Tuesday 20 March 2018

'Do not waste time fighting the Republican nominee' - Donald Trump hits back at House Speaker

Picture: AP Photo/ Evan Vucci
Picture: AP Photo/ Evan Vucci

Donald Trump has hit back at House Speaker Paul Ryan, the Republican Party's top elected official, after he said he would not defend Mr Trump or appear with the presidential candidate for the rest of the campaign.

Mr Ryan told his party in a conference call that he is now focused on ensuring Hillary Clinton is not handed a blank cheque as president in a Democratic-controlled Congress - suggesting he does not believe Mr Trump can win the US election.

His office moved quickly to say that he was not conceding the election, but pro-Trump House members insisted the New York billionaire can still win and should not be abandoned.

Read more:  Republican House Speaker 'focused on saving party majority - not Trump win'

In comments on Twitter, Mr Trump said Mr Ryan "should spend more time on balancing the budget, jobs and illegal immigration and not waste his time on fighting Republican nominee".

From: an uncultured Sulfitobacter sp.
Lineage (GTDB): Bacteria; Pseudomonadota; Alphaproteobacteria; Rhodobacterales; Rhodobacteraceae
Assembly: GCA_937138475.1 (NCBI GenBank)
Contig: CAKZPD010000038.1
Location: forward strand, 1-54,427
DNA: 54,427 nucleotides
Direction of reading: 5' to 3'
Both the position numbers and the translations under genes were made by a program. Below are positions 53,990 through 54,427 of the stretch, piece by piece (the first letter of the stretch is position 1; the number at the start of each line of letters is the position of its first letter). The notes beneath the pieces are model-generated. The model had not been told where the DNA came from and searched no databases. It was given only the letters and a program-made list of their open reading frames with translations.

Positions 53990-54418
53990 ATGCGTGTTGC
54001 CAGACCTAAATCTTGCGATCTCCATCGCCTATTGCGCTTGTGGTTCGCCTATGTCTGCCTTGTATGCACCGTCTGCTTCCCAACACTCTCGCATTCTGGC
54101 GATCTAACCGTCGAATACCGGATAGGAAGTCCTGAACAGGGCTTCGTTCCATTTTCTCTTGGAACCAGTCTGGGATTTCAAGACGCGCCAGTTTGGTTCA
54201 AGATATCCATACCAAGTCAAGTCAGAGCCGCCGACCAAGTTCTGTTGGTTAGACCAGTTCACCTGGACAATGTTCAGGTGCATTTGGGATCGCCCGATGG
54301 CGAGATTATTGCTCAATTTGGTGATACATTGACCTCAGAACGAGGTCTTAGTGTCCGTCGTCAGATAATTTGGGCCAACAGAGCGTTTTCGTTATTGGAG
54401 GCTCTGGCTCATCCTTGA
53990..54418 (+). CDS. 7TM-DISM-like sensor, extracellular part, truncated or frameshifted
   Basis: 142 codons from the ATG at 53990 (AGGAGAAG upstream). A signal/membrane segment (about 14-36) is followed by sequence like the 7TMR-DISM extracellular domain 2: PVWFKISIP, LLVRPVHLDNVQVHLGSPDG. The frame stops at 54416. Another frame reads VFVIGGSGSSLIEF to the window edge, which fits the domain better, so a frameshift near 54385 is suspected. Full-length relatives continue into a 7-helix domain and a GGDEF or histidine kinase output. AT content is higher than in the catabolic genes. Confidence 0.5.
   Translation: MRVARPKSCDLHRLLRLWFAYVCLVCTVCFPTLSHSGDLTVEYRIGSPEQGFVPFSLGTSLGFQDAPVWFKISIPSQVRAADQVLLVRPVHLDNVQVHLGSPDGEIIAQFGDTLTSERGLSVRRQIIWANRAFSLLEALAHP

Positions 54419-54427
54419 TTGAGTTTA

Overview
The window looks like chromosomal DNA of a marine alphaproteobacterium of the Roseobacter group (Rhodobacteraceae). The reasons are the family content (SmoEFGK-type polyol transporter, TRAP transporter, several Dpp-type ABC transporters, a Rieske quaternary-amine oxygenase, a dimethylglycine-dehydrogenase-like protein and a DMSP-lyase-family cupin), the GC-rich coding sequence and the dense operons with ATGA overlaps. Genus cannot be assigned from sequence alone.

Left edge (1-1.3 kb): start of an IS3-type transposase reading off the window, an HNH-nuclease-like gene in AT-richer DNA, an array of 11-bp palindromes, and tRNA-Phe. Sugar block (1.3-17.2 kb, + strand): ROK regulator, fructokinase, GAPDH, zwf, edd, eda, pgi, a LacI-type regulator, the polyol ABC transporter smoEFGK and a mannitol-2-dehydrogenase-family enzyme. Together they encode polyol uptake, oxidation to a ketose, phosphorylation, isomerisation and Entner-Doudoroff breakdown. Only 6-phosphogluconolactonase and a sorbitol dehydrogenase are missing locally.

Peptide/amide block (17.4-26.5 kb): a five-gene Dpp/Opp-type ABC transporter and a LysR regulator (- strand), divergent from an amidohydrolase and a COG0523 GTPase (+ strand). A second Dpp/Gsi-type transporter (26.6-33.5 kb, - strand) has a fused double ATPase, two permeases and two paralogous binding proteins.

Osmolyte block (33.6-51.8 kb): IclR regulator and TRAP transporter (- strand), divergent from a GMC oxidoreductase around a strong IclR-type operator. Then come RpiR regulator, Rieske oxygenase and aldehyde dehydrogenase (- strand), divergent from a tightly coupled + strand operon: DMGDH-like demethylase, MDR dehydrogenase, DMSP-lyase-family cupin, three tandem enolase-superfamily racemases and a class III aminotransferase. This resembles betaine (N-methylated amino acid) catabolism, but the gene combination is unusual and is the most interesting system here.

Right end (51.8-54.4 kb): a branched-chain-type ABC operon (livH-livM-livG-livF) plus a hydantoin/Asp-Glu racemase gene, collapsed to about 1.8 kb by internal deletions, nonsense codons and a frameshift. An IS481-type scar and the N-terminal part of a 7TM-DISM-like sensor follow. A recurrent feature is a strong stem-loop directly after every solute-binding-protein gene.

Several people who were involved with the call said Mr Ryan explicitly told House members: "You all need to do what's best for you in your district."

The development came as Mr Trump battled to rescue his campaign after the release last week of a 2005 video in which he is heard bragging about how his fame allowed him to "do anything" to women.

Several leading Republicans have withdrawn their support or called for him to drop out of the race.

Mr Ryan's message appeared to signal he does not believe in Mr Trump's ability to turn the campaign around with four weeks until Election Day, though he did not actually revoke his endorsement.

He said his decision was driven by what he thought was best for the Republican-led Congress, not himself, according to people who participated on the call.

Mr Ryan said he will "spend his entire energy making sure that Hillary Clinton does not get a blank cheque with a Democrat-controlled Congress", according to one source.

Mr Ryan added that he was "willing to endure political pressure to help protect our majority".

In the eyes of many Republican leaders, the recently released tape of a 2005 conversation in which Mr Trump made vulgar, predatory comments about women not only jeopardised his own labouring candidacy, but that of Republicans fighting to hold their majority in the US Senate.

Their commanding majority in the House of Representatives could now be in peril, too.

Press Association

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